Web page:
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Family values a form of collectivism

Published: January 13, 2013

In response to Rick Allison (Your Views, Jan. 5): What do “family values” have to do with respect and freedom? These are things that come from valuing individuals for their own sake. Yet those who've preached “family values” have always denounced the individual and asserted that the group — in this case, the family — is the proper basis for society. This makes “family values” a form of collectivism. As such, it's no different from any other form of collectivism.

What inspires self-respect and respect from others is an individual's value as something unique and unrepeatable, with his own character formed by his own choices — not whatever that person may be as part of some group. It's the requirements of the individual's rational nature that demands freedom. Respect for the individual and his rights led the Founding Fathers to create this country.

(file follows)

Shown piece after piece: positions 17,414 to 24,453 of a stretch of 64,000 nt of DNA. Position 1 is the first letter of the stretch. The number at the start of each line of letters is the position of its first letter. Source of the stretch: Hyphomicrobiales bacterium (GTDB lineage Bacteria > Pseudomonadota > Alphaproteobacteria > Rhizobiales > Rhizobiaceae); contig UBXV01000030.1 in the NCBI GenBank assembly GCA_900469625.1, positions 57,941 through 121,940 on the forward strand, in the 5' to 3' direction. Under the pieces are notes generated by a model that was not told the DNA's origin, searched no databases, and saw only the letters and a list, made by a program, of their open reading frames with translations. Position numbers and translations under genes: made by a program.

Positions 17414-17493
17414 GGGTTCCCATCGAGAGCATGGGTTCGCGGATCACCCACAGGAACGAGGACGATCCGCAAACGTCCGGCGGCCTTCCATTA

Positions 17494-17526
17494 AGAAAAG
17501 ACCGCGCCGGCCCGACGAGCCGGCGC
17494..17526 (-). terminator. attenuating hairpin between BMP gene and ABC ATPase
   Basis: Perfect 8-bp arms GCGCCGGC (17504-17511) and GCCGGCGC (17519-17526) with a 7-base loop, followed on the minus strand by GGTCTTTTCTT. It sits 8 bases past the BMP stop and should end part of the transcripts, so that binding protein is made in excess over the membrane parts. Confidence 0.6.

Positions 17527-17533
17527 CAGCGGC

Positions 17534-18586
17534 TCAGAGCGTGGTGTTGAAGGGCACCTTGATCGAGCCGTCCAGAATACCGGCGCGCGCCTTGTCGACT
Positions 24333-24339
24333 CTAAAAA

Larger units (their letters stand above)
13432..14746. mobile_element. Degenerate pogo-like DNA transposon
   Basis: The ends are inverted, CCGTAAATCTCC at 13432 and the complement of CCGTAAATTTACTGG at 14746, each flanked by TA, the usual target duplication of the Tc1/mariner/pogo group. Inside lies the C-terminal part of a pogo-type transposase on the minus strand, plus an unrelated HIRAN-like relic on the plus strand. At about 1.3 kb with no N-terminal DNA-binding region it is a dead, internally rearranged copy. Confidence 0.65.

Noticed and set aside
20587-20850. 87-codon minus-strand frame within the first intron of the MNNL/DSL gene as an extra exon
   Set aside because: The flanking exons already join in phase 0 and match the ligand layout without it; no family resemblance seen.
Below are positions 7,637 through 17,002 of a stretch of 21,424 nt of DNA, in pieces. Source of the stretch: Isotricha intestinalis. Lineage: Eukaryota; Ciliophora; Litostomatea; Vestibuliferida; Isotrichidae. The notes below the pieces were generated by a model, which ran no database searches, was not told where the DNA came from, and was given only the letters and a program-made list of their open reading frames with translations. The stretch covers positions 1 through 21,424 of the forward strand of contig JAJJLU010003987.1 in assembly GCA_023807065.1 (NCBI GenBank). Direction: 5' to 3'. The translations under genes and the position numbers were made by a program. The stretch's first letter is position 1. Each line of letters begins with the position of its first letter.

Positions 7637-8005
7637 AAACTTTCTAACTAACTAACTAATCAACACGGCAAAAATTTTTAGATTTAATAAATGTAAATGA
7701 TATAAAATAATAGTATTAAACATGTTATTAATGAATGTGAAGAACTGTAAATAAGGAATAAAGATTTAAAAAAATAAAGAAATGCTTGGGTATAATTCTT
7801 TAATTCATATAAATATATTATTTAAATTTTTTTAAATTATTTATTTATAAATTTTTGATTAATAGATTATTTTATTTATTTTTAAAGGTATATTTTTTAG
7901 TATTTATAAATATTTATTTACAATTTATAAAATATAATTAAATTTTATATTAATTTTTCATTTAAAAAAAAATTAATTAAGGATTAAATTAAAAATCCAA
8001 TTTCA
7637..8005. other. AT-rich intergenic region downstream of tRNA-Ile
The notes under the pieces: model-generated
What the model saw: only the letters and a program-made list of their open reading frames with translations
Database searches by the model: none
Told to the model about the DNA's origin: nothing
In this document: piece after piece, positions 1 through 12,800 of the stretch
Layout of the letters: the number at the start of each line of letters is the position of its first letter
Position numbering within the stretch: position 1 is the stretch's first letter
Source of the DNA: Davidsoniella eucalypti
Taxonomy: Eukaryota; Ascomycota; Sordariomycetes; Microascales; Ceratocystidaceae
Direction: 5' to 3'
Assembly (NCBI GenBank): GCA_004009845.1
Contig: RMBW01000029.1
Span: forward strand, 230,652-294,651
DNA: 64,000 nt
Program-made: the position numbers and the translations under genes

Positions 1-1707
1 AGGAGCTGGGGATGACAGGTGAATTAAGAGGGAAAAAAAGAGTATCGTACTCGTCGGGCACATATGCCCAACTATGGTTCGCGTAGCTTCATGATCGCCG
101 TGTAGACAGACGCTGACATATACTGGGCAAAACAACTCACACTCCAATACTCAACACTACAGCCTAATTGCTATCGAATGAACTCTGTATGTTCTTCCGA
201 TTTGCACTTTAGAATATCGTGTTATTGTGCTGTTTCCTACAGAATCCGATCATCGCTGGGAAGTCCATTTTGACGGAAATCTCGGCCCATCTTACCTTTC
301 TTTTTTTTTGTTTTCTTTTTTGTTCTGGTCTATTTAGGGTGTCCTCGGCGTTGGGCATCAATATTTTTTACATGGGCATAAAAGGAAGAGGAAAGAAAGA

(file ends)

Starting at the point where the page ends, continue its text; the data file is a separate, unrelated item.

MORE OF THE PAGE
When individuals are told to negate themselves and reject their own value, they start down the path that turns some into monsters. For once they've rejected their own value, they're incapable of valuing anything else. And once they've rejected their own value, they will discard the freedom that comes with it.

Rob Abiera, Oklahoma City


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